The Communist Party of Britain (CPB) will not be standing candidates in the general election for the first time since the 1920s, it emerged on Monday 24 April.

The roughly 700-strong party is instead urging its supporters to back Labour and Jeremy Corbyn at the ballot box on 8 June.

"Labour's policies in this election include more progressive taxation, state bank investment in public services, support for industry, an end to NHS privatisation, public ownership of the railways, community ownership of energy, an end to zero-hours contracts, the restoration of employment and trade union rights and building half a million new council houses," said Robert Griffiths, general secretary of the CPB.

"The Communist Party is in no doubt that this second option is the only one that serves the interests of workers and their families. Therefore our members will be campaigning for a Labour victory as the essential first step towards the formation of a left-led government at Westminster."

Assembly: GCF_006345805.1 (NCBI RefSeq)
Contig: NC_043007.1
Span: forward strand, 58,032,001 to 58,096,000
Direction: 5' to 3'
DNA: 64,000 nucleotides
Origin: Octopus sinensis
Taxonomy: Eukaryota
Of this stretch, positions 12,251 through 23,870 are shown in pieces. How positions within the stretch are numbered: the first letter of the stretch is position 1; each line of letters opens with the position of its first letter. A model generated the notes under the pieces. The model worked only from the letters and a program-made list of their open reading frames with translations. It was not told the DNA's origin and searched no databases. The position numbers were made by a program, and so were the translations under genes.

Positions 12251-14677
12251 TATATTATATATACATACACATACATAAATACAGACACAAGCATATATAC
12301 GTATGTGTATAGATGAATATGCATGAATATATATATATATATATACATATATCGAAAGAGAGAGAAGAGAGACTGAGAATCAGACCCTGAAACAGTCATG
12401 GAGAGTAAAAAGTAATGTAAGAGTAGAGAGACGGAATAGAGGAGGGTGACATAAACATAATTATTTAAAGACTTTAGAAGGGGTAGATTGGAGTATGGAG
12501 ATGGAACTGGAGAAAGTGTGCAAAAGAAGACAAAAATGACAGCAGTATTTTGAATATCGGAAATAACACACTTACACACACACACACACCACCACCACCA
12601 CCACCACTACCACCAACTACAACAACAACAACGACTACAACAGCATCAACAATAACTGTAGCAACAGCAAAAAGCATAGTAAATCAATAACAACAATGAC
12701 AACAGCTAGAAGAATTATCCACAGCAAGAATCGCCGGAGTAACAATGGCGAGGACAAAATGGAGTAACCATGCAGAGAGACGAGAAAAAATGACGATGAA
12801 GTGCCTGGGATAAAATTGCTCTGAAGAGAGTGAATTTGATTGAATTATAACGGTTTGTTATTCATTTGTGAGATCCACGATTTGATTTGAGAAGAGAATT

Despite the endorsement, Corbyn is not expected to become prime minister after the general election. The latest opinion poll from YouGov, of more than 1,500 people between 20 and 21 April, put Labour 23 points behind the Conservatives (48% versus 25%).

Liberal Democrat MP Alistair Carmichael said: "From 1920 to 2017 the Communist Party of Great Britain elected five MPs. They have obviously concluded they can continue in that tradition by backing Jeremy Corbyn's Labour Party. I think that they are probably right about that."

The Communist Party of Britain split from the now defunct Communist Party of Great Britain in 1988. A Labour Party spokesperson told IBTimes UK: "Even a stopped clock tells the right time twice a day."

Jeremy Corbyn
Labour Leader Jeremy Corbyn makes his first campaign speech of the 2017 general election at Assembly Hall in Westminster, London Jack Taylor/Getty Images